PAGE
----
Could trade dispute threaten Newberry Samsung jobs?

Could trade dispute threaten Newberry Samsung jobs?

NEWBERRY COUNTY, SC (WIS) - Newberry County's once-vacant Caterpillar plant is swarming with construction crews.

The sprawling building in the county's industrial park near Interstate 26 is undergoing a rapid transformation into a Samsung appliance manufacturing facility that could be up and running early next year.

The project, which was announced in late July, is expected to create 954 jobs by 2020. But several community leaders are concerned international trade issues could cloud the plant's future.

On Thursday, a top Samsung official told a meeting of the International Trade Commission in Washington any decision by the Trump administration to impose a heavy tariff on Samsung could impact the success of the South Carolina operation.

According to a report by the McClatchy news organization, the ITC has accused Samsung of undercutting competition from domestic manufacturers by making washing machines overseas and importing them into the U.S.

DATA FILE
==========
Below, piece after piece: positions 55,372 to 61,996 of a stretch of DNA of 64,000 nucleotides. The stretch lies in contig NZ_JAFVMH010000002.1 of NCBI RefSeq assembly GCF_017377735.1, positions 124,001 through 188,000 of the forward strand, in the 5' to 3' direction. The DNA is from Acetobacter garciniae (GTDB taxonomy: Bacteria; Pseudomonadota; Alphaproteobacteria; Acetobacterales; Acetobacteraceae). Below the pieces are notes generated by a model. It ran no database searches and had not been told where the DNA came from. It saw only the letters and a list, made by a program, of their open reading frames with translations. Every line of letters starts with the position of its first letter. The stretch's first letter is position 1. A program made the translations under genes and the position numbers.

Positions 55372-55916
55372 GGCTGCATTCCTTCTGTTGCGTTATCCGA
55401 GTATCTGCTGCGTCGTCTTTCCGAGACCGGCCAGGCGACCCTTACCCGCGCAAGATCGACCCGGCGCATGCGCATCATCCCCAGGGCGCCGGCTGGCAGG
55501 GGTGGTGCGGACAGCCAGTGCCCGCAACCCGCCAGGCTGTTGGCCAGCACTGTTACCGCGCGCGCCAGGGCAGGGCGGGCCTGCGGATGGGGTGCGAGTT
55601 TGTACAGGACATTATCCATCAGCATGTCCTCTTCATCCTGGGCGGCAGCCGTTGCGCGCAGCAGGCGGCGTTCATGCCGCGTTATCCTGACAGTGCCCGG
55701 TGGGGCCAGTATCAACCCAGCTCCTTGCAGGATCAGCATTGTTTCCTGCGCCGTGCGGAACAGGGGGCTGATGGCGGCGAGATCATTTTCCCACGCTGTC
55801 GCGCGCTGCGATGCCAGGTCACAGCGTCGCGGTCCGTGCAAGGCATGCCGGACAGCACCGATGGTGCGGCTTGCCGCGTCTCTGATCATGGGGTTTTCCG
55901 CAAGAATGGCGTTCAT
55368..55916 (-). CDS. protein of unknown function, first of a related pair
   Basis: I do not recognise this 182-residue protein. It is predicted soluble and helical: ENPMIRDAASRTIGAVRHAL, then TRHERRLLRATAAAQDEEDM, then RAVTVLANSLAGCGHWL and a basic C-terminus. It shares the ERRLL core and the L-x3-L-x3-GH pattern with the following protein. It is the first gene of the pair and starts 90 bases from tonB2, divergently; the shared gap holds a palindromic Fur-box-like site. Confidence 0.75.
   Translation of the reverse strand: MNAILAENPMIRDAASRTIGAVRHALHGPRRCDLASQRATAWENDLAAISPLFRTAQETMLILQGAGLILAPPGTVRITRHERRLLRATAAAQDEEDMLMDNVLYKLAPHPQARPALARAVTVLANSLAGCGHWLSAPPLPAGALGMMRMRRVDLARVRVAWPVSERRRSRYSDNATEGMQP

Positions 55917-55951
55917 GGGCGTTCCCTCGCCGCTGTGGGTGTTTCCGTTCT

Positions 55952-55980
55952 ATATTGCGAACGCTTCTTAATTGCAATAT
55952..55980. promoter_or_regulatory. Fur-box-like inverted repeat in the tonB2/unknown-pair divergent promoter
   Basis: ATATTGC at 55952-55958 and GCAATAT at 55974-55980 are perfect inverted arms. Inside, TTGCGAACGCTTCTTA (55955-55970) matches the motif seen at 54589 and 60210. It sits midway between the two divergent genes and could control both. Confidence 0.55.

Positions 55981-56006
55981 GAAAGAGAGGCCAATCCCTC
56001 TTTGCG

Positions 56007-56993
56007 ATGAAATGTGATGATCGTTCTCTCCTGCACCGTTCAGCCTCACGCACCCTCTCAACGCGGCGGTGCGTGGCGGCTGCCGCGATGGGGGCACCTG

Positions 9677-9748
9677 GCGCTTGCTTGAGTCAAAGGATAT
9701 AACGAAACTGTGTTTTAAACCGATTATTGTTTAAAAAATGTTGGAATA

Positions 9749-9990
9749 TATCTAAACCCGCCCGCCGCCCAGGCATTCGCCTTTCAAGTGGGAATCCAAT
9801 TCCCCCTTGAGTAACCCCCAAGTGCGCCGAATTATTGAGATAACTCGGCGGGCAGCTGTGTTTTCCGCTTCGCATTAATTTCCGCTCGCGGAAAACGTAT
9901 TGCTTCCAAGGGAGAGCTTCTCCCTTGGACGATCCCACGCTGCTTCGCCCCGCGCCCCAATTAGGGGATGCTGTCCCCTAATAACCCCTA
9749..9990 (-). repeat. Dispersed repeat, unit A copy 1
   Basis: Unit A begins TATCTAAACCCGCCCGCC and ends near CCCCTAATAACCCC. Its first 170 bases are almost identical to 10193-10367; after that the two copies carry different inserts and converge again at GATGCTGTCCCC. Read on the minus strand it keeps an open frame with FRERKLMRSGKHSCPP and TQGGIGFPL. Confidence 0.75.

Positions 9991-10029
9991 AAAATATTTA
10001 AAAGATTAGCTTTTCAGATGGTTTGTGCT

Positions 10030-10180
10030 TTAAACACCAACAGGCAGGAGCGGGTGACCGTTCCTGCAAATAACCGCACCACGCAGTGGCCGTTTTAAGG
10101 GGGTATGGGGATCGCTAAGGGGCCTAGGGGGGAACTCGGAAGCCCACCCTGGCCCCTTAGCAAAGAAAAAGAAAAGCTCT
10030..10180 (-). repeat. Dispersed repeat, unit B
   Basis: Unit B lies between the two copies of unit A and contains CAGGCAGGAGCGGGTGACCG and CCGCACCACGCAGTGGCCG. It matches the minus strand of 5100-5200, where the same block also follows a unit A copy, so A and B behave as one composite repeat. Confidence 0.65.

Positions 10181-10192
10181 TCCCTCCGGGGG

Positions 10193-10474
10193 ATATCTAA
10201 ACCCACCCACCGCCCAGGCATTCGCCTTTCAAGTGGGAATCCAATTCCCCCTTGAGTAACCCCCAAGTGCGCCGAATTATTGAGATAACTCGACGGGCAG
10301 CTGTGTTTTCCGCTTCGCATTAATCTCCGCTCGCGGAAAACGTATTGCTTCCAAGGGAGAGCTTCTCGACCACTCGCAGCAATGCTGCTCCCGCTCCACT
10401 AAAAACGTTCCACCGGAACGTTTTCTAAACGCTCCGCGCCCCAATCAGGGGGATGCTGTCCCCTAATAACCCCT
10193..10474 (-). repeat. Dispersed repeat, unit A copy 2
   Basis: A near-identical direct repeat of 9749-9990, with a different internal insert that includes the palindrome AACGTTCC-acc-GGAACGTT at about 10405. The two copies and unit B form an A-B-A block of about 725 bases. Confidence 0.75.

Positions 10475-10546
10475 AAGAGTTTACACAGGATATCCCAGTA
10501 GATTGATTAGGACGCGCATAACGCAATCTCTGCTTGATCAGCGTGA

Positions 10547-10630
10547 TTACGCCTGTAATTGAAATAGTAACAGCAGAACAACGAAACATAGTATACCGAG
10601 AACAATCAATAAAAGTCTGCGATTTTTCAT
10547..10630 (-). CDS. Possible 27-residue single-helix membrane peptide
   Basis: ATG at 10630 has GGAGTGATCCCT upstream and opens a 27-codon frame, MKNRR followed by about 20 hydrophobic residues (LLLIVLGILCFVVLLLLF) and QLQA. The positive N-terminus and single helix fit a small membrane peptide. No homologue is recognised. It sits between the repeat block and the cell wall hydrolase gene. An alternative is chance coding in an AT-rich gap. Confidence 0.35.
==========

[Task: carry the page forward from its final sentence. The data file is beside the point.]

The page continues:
Governor Henry McMaster, Rep. Ralph Norman, and others have expressed concern about the trade penalties and how they could affect one of the state's biggest economic development projects.

Among those worried about what appears to be an escalating trade dispute, Newberry County Administrator Wayne Adams.

"I think this is something we don't want to mess around with," Adams said. "It's not about ideology. It's about common sense. Samsung is a South Korean company. South Korea is one of our best allies on the world stage. Samsung has heard the call from our president to create manufacturing jobs here in this country."

"These are South Carolina jobs," Adams continued. "These are American jobs."

A few miles from the plant site, Newberry auto dealer Joe Trainor is also troubled.

"I think the downside for us is you know, we lost the Caterpillar plant and instead of making the immediate recovery we were expecting with this project, we'd be right back to square one," said Trainor.

The president has frequently hammered away at the need for the U.S. to manufacture and buy American-made goods.

But it is not clear whether the president will support slapping Samsung with sanctions.

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